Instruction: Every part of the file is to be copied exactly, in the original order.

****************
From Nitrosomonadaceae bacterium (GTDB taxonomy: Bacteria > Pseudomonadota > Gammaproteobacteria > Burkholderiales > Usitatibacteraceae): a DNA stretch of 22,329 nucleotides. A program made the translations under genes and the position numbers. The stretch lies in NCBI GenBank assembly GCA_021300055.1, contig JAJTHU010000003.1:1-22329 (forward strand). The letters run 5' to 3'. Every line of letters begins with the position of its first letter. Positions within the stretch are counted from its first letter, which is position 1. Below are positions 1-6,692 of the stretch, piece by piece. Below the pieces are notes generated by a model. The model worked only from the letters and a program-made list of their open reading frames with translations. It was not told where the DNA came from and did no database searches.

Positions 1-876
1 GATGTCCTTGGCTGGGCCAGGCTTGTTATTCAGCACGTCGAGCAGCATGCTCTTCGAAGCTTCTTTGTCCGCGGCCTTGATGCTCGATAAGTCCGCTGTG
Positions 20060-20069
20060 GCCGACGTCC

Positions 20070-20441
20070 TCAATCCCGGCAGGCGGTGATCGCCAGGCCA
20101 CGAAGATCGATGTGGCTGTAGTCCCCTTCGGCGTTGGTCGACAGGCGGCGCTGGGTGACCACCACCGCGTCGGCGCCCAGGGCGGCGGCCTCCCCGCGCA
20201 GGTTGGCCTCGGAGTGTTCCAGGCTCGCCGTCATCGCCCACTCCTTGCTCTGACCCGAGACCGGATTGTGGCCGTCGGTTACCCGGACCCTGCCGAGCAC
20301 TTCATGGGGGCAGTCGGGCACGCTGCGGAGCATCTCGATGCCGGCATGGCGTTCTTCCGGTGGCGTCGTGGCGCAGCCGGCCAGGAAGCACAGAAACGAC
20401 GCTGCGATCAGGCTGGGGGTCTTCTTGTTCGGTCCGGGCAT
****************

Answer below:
From Nitrosomonadaceae bacterium (GTDB taxonomy: Bacteria > Pseudomonadota > Gammaproteobacteria > Burkholderiales > Usitatibacteraceae): a DNA stretch of 22,329 nucleotides. A program made the translations under genes and the position numbers. The stretch lies in NCBI GenBank assembly GCA_021300055.1, contig JAJTHU010000003.1:1-22329 (forward strand). The letters run 5' to 3'. Every line of letters begins with the position of its first letter. Positions within the stretch are counted from its first letter, which is position 1. Below are positions 1-6,692 of the stretch, piece by piece. Below the pieces are notes generated by a model. The model worked only from the letters and a program-made list of their open reading frames with translations. It was not told where the DNA came from and did no database searches.

Positions 1-876
1 GATGTCCTTGGCTGGGCCAGGCTTGTTATTCAGCACGTCGAGCAGCATGCTCTTCGAAGCTTCTTTGTCCGCGGCCTTGATGCTCGATAAGTCCGCTGTG
Positions 20060-20069
20060 GCCGACGTCC

Positions 20070-20441
20070 TCAATCCCGGCAGGCGGTGATCGCCAGGCCA
20101 CGAAGATCGATGTGGCTGTAGTCCCCTTCGGCGTTGGTCGACAGGCGGCGCTGGGTGACCACCACCGCGTCGGCGCCCAGGGCGGCGGCCTCCCCGCGCA
20201 GGTTGGCCTCGGAGTGTTCCAGGCTCGCCGTCATCGCCCACTCCTTGCTCTGACCCGAGACCGGATTGTGGCCGTCGGTTACCCGGACCCTGCCGAGCAC
20301 TTCATGGGGGCAGTCGGGCACGCTGCGGAGCATCTCGATGCCGGCATGGCGTTCTTCCGGTGGCGTCGTGGCGCAGCCGGCCAGGAAGCACAGAAACGAC
20401 GCTGCGATCAGGCTGGGGGTCTTCTTGTTCGGTCCGGGCAT